Bikini competition training isn’t all toned bodies, dark tans, sparkly bikinis and lots of make-up – Vicky Hadley reveals the truth about the gruelling diet of the ‘peak week’ leading up to the comp (we don’t recommend it!)
Despite it being called ‘peak week’ the week up to a bikini competition tends to be five days of intense dieting, dieting, then more dieting with some athletes being more extreme than others. Bikini competitions are the latest trend in the bodybuilding world, where women compete not necessarily on the size of their muscles but on how ‘aesthetically pleasing’ their body shapes are – to the judges at least. Cue a world of constant training, meal prep and deprivation to achieve that apparently perfect body shape.
The most common method in preparing for a completion is that over 12-16 weeks competitors cut their calories down and up their training intensity in order to shred body fat and appear on stage at their leanest, most dehydrated state. Let’s be clear, this is not exactly healthy – the point of the show is to show the muscle you have worked hard to build in its best light and a dark tan and minimum water in the body will do that (don’t try it at home).
The five final days leading up to the show are when most of the progress and results are finally revealed, with special techniques such as water loading, carbohydrate depleting and loading designed to make your muscles most visible.
To show you what really happens, here personal trainer, Healthista writer, blogger and bikini athlete Vicky Hadley explains how she prepared for a competition last October. please be clear, in no way are we promoting this as an eating or dieting lifestyle though.
Bikini competition training – my peak week
I am amongst those athletes getting ready to compete on Saturday 28th October, 2017 at Pure Elite in Margate. I have had an on-off 16 week preparation regime, with ten weeks of serious, fully committed training and diet. Compared to many athletes I’m more flexible because of the fact that I spent the first six weeks dipping in and out of my planned regime as I prepared my body for what would be a seriously strict adventure. I didn’t get serious until after that.
Suddenly my moods dropped, I was irritable, moodier and as soon as four pm hit I would completely crash.
Up until week eight (two weeks out from the show), I was seeing great results, was motivated and in a happy mindset. But at week eight, everything changed. Suddenly my mood dropped, I was irritable, unhappy and as soon as four o’clock hit I would completely crash, finding myself sitting in meetings feeling completely out of it.
As a personal trainer my main work times tend to be evenings and mornings so this wasn’t ideal. My clients noticed a difference and despite my best efforts at trying to showcase my normally loud, bubbly self they all commented on the drop in my energy levels. Luckily for me everyone I worked with understood what I was going through, which in my experience is quite rare as many other athletes have told me. The team at Healthista were hooked on my journey and constantly quizzed me on what I was eating (or not) and let out shocked gasps when I showed them my pathetic looking lunches (see below). My personal training clients enjoyed the fact that I too was on a diet and could understand where they were coming from – though my dad constantly reminded me that I was ‘wasting away, and that life was too short not to eat cake’.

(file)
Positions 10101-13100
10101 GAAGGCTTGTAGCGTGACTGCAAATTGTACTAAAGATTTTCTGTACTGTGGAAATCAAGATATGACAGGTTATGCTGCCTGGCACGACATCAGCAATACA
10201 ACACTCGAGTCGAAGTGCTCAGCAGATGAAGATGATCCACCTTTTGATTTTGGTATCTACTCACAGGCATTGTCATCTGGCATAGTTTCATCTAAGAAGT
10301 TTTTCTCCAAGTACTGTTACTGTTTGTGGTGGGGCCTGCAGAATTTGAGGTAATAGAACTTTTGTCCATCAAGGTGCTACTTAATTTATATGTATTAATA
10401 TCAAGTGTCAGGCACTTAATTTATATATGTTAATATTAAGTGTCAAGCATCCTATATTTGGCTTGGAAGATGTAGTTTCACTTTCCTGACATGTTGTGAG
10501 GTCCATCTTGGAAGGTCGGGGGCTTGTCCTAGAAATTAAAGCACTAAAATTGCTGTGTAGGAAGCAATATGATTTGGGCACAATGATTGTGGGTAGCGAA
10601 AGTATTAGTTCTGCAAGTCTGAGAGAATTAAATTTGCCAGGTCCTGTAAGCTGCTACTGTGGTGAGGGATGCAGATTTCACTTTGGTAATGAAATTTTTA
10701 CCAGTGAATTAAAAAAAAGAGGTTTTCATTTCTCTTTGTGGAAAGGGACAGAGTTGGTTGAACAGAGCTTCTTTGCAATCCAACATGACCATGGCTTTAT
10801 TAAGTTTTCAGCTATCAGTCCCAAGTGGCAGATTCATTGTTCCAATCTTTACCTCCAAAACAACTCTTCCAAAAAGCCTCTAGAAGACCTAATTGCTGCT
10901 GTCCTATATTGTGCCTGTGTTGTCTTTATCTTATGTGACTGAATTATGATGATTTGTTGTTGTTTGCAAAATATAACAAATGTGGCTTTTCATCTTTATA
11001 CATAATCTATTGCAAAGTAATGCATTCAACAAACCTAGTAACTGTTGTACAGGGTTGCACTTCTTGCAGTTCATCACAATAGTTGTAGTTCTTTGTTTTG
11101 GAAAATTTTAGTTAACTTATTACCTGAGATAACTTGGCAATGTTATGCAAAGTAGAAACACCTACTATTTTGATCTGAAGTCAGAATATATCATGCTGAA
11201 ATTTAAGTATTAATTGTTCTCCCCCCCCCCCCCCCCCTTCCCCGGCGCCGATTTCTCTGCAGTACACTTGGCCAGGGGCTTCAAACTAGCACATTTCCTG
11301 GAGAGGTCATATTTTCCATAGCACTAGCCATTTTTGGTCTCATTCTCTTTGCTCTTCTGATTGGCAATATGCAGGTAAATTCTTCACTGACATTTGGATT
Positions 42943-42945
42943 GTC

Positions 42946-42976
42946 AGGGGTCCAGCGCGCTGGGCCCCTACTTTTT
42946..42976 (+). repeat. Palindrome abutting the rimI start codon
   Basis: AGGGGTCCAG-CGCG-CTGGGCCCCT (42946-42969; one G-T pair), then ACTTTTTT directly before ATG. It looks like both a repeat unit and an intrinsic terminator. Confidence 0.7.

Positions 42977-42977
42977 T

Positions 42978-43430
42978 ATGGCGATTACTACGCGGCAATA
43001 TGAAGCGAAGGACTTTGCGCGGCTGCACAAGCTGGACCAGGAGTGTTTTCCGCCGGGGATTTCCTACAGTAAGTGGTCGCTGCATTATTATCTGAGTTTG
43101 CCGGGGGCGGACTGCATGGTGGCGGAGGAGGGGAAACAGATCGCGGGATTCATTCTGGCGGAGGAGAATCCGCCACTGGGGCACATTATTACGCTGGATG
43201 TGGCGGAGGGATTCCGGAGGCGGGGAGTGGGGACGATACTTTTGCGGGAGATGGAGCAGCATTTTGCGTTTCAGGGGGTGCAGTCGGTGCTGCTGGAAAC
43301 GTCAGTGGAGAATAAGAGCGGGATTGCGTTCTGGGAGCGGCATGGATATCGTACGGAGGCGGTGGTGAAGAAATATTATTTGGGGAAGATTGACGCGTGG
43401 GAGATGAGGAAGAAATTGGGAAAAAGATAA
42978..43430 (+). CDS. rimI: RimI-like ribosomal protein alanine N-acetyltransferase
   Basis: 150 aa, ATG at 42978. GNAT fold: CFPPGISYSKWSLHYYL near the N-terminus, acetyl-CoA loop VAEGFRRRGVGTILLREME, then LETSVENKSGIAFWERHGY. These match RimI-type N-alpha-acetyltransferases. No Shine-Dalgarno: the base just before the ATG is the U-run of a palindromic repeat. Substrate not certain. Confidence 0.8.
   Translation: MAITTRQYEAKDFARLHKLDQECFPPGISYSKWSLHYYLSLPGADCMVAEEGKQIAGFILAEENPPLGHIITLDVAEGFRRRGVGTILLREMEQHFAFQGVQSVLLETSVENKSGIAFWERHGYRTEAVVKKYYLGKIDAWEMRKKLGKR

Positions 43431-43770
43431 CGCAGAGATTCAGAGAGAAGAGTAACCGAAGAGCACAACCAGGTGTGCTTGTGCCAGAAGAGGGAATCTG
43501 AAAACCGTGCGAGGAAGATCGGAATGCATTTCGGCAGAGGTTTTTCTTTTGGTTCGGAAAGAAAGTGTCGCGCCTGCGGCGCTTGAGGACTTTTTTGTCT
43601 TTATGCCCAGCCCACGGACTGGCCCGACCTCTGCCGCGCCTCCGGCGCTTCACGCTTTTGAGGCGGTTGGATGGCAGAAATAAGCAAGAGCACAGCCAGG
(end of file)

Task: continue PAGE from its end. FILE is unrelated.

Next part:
So, the week before my bikini training competition I was ironically at my moodiest and most irritable – but also at my most lean (hmmm, the irony). So, I decided to break down exactly what was involved in a bikini athletes ‘peak week,’. My main piece of advice? Don’t try this yourself without proper supervision from a professional.
My final day before the official five days of peak week – the week leading up to my bikini competition – begin.
I start my day with a fasted cardio session, this includes burning 300 calories on the treadmill on an inclined walk sipping on Reflex Nutrition’s BCCA (Branch Chain Amino Acids) in order to help my muscles recover quickly. I then have my first meal of the day.
I start the day with a very small bowl of ‘proats’ – Protein powder with oats, I use 20 grams of Healthista’s Lean Energy protein with 20 grams of oats and a handful of frozen berries and top it off with boiling water, letting it stand for 15 minutes (it tastes amazing).
SNACK: 9am – A handful of almonds and two eggs with spinach
LUNCH: 12pm – 100 grams sweet potato with 300 grams of chicken and 200 grams of green beans
SNACK: 3pm – 30 grams of an avocado with one plain rice cake from Kallo.
DINNER: 6pm – 100 grams of sweet potato with 150 grams of baked white fish
Pre-Bed: Another small bowl of 20grams protein powder and 20 grams of oats
I also have splashes of unsweetened almond milk in my coffee and some stevia sweetener.
MACROS: Protein: 144grams, Carbohydrates: 110grams, Fat: 35grams, Calories: 1350
WATER: 3.5 Litres
TUESDAY – THURSDAY
The official start of peak week. From Tuesday for the rest of peak week, I have to stop taking protein powder as protein powder is thought to retain water and as the goal is for my muscles to be as tight as possible on stage the risk that protein powder could cause the retention of water means it needs to be avoided – this unfortunately was the same for sweeteners of any sort.